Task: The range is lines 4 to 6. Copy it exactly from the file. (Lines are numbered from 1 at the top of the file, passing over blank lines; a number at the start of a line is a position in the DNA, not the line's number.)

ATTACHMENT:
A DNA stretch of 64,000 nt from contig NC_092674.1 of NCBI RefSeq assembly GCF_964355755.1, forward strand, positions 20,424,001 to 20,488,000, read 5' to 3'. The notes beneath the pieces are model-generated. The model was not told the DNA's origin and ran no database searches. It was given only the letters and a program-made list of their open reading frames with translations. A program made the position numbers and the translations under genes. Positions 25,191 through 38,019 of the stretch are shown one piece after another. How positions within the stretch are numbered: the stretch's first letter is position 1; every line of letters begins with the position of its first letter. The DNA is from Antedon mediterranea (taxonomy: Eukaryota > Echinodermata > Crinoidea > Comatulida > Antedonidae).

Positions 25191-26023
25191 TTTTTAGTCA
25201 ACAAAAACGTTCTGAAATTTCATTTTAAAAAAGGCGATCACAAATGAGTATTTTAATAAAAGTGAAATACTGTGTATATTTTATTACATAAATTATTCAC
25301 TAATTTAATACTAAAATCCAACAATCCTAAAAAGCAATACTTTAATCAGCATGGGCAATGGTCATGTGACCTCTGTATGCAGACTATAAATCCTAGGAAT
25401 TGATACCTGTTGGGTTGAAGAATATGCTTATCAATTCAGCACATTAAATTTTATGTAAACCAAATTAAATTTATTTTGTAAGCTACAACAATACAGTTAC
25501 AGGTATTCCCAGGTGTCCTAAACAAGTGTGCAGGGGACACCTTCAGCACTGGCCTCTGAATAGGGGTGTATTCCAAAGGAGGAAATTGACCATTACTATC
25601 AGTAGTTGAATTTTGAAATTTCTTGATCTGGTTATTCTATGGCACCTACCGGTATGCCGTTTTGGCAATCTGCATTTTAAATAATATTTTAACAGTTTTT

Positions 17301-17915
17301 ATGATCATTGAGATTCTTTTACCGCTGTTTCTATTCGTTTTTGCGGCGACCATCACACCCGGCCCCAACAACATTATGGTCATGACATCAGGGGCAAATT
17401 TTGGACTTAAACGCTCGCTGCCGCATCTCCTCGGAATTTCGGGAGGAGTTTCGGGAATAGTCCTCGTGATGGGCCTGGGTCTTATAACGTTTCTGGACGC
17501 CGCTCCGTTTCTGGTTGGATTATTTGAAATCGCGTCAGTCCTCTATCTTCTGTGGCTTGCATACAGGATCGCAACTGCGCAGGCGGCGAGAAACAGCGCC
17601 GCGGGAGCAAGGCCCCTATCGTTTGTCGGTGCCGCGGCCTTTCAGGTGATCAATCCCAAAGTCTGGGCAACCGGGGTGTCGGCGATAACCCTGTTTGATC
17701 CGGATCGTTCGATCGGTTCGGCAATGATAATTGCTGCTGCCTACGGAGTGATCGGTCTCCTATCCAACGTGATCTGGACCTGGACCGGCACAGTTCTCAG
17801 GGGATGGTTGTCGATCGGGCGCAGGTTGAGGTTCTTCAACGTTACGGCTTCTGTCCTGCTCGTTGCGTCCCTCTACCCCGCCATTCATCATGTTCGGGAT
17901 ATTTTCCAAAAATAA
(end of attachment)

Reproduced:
25201 ACAAAAACGTTCTGAAATTTCATTTTAAAAAAGGCGATCACAAATGAGTATTTTAATAAAAGTGAAATACTGTGTATATTTTATTACATAAATTATTCAC
25301 TAATTTAATACTAAAATCCAACAATCCTAAAAAGCAATACTTTAATCAGCATGGGCAATGGTCATGTGACCTCTGTATGCAGACTATAAATCCTAGGAAT
25401 TGATACCTGTTGGGTTGAAGAATATGCTTATCAATTCAGCACATTAAATTTTATGTAAACCAAATTAAATTTATTTTGTAAGCTACAACAATACAGTTAC